When I first started trail running, a coach taught me to navigate obstacles in the most efficient manner. For instance, as I come up to root on the trail in this short video clip, I step right in front of the root then lift my heels up and back (like a butt kicker) to flow right over it rather than lifting my knee and leg up high in front of me. It takes some practice, but it makes all the difference in energy drain and avoiding tripping. Try it at home with a foam roller. Another place to pick up speed naturally is to practice your downhill running. On some trails you can run as you would on the downhill of a road, but others are so steep and rocky they require the “stair-stepping” downhill technique, where you go through the motions like you’re running down a flight of stairs (high knees, elbows wide, in a rhythm).


Create your own single-track.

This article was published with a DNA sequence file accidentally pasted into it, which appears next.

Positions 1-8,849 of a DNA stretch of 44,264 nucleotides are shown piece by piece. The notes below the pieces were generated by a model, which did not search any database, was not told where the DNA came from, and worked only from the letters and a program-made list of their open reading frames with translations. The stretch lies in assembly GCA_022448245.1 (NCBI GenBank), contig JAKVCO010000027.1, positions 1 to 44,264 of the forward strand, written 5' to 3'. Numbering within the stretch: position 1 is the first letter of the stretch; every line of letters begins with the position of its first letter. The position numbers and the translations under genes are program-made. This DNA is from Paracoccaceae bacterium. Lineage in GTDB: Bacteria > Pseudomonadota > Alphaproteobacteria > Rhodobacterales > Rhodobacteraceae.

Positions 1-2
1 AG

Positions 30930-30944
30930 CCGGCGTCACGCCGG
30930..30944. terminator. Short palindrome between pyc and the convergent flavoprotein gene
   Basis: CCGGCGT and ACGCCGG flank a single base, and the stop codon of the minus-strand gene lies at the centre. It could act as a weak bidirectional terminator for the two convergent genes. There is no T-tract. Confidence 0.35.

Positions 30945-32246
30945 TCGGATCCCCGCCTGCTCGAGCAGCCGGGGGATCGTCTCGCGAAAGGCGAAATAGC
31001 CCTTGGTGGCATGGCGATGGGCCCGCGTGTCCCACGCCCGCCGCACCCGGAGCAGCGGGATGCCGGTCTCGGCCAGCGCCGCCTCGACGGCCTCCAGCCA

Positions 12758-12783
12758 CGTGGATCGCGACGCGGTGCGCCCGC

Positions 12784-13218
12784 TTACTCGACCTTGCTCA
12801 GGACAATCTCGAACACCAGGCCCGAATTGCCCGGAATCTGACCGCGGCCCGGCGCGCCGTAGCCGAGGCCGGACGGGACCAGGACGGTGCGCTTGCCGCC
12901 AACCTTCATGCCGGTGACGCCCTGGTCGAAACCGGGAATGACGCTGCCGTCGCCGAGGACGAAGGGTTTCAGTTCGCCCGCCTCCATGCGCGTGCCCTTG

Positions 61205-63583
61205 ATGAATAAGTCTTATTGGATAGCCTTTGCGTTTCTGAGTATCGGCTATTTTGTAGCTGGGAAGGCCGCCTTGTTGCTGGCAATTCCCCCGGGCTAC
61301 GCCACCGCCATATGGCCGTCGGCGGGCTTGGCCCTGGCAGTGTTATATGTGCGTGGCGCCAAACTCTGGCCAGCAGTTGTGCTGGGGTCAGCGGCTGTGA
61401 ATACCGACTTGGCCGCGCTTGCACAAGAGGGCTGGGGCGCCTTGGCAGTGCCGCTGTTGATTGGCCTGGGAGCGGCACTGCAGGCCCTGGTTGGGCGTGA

If you don’t have access to a trail during the week, head to your local park and use man-made objects to simulate a technical singletrack trail. I’ve done this before in the urban jungle when I trained for a multiday adventure race. I’d run along the beach in the sand, leap up on benches as I ran by, climbed stairs, and jump laterally for 15 seconds while waiting to cross the street. When you start to look for adventure in your neck of the woods, it’s everywhere!


If you’re thinking about racing trails, start with a shorter distance like a 5K, and build from there – especially if it’s a challenging and technical trail. You’ll gain confidence with every race, and build the necessary skills, strength, and fitness, while having more fun along the way.

Trail running is one of the pure joys in my running life. It’s motivated me to train differently, focus more, stress less, and get much stronger on my road runs. The secret is to treat it like a new running habit and evolve slowly along the way.